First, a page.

Friday 14 October 2011

Unmissable Latin Cinema!

Amores Perros (Love’s a Bitch) (2000)
Love is betrayal. Love is anguish. Love is sin. Love is selfish. Love is hope. Love is pain. Love is death. What is love? Love's a bitch.

Directed by Alejandro González Iñárritu, this captivating and intense Spanish film is the collection of three different stories, tied together with one horrific car accident. Each story is filled with love and suspense, along with betrayals, lust, thrills and chills. For the scene of the car accident, “The car crash sequence was shot with nine simultaneous cameras, including two on adjacent rooftops and one hidden in a trash barrel.” This is one film from the recent vaults of the Latin Cinema that you do not want to miss!

Maria Full of Grace (2004)
These pellets contain heroin. Each weighs 10 grams. Each is 4.2 cm long and 1.4 cm wide. And they're on their way to New York in the stomach of a 17-year-old girl.

Set in Columbia, María Álvarez is 17 years old and pregnant. She is fired from her job, and in order to help support her family, she decides to take a job as a drug mule, transporting drugs to America. Catalina Sandino Moreno, who plays María Álvarez, “Became the first actress ever to be nominated to Best Actress at the Oscars for a role that it is spoken entirely in Spanish.” After watching this suspenseful and heart-wrenching drama, it won’t be hard to see why she was nominated. “Based on 1,000 true stories,” this film will have you sitting on the edge of your seat until the very end.

City of God (2002)
Fight and you’ll never survive. Run and you’ll never escape.

City of God is perhaps the film that exploded the most into Western popular culture. In the amazing film a pact between a gang, known as the Tender Trio, and the people of the City of God in Brazil, led to an all out war between the two new rival gangs of the city. A boy named Rocket dreams of being a photographer, and his only way to leave the City of God is to photograph the violence and bloodshed for the newspapers. Filled with deception, lies, betrayal, mistrust, and the honesty of Rocket himself, it was voted “movie of the year” by Empire magazine in 2003. This Brazilian film is a must see.

The Motocycle Diaries (2004)
Let the world change you... and you can change the world.

The Motorcycle Diaries is an irresistible film based on Che Guevara’s own diaries of his early years in the ‘50s. We follow two friends as they set out on a journey across South America, covering over 8000 kilometres in only four months. At first, Alberto and Ernesto only want to be tourists of South America, exploring and having fun. But their perceptions change dramatically after journeying through the slums, seeing the poverty of the people, and witnessing the problems of the class system in the cities. Their friendship is tested and we see the political future of a nation born in various subtle moments. A nice added touch is that the closing credits are overlaid with original photos from the real journey of Alberto and Ernesto.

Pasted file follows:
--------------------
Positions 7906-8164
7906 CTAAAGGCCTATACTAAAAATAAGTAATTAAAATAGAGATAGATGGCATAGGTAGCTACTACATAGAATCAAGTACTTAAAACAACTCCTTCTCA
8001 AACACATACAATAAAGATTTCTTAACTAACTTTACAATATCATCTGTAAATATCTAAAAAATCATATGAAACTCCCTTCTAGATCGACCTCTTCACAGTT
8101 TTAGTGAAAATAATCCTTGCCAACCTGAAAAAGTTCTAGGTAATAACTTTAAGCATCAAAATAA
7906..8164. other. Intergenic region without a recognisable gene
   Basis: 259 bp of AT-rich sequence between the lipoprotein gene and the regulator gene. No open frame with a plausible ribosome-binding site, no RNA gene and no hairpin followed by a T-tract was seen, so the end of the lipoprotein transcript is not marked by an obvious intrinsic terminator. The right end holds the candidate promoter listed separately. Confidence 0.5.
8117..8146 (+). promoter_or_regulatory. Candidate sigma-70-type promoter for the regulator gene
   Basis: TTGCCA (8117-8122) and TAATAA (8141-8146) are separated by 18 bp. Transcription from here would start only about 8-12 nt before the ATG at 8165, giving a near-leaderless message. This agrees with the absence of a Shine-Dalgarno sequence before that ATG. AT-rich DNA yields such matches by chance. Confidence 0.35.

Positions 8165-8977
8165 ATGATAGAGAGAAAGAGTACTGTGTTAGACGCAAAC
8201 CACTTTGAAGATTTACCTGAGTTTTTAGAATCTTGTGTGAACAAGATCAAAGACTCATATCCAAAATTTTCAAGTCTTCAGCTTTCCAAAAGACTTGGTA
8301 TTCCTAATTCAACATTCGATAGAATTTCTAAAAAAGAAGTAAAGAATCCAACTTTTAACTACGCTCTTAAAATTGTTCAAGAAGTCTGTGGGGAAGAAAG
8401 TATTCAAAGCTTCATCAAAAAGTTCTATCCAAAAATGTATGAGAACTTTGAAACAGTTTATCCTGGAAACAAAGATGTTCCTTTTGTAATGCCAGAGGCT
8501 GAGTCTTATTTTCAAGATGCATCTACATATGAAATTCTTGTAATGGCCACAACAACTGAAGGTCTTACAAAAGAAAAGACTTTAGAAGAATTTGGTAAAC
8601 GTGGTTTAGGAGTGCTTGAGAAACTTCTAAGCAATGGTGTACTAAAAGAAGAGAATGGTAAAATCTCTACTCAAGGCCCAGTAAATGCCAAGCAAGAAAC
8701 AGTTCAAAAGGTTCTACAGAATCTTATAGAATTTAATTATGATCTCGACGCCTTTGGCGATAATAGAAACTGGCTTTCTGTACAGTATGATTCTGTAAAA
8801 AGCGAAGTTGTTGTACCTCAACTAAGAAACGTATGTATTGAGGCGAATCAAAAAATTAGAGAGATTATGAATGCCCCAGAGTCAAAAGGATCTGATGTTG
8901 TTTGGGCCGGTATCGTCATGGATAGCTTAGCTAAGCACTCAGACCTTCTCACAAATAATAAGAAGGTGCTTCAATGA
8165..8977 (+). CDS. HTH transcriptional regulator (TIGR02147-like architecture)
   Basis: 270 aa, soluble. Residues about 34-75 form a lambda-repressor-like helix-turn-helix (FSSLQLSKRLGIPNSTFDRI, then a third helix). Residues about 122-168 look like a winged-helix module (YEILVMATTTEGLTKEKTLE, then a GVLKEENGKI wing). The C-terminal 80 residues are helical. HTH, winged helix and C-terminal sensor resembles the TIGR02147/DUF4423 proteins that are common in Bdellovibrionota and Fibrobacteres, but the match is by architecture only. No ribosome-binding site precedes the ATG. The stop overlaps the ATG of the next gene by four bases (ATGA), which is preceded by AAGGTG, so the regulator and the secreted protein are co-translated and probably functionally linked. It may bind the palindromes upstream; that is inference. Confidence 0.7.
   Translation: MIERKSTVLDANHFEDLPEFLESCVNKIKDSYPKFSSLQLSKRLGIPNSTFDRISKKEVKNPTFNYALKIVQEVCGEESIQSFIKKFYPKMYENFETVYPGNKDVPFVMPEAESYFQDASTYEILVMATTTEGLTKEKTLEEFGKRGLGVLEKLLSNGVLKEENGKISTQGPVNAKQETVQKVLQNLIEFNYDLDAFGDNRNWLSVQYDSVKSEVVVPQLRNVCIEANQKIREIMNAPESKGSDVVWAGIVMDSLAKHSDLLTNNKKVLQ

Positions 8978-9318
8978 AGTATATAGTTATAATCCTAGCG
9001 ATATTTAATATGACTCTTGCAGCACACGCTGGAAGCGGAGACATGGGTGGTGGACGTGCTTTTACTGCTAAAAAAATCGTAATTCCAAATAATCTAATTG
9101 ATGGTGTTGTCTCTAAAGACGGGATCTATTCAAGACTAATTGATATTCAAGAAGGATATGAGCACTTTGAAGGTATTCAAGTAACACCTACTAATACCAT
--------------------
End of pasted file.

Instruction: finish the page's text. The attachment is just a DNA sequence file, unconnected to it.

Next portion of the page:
Y Tu Mamá También (And Your Mother Too) 2001
Life has a way of teaching us. Life has a way of confusing us. Life has a way of changing us. Life has a way of amazing us. Life has a way of hurting us. Life has a way of healing us. Life has a way of inspiring us.

Y Tu Mamá También is an irresistable Mexican film that begins with two teenage boys, living in Mexico City. They create a fictional road trip to a non-existent secluded beach in order to impress the beautiful Luisa, who has just moved from Spain. Faced with infidelity from her husband, Luisa decides to go with the boys on the road trip of their lives. Lies, lust, despair and passion, all feed into the backdrop of rural Mexico’s devastating poverty. This film really has everything, sex, laughs and drama. It broke Mexican Box office records in 2001, grossing £2million in its first week, the biggest opening ever for a Mexican film. This is rightly one of the most successful films to come from the Latin cinema.

Out Next!

Miss Bala (2011)
“A blistering firecracker” Variety

Miss Bala (“Miss Bullet” in English) tells the story of Laura, a young aspiring beauty queen who finds her dream turned against her when she unwillingly gets involved with a criminal group at war in today's lawless Mexico. Talented director Gerado Naranjo was supported by his famous producers Gael Garcia Bernal and Diego Luna helped him to create an epic thriller for his third feature. Ex-model Stephanie Sigman is the fantastic as a girl who finds herself used by the brutal criminals. The beautifully directed film racks up the tension all the way to the powerful finale. It also features some of the visceral shoot outs seen since Michael Mann’s now classic crime drama Heat (1995). Miss Bala is the latest Latin film that you simply cannot afford to miss in the cinema.

Miss Bala is at cinemas from Friday October 28th
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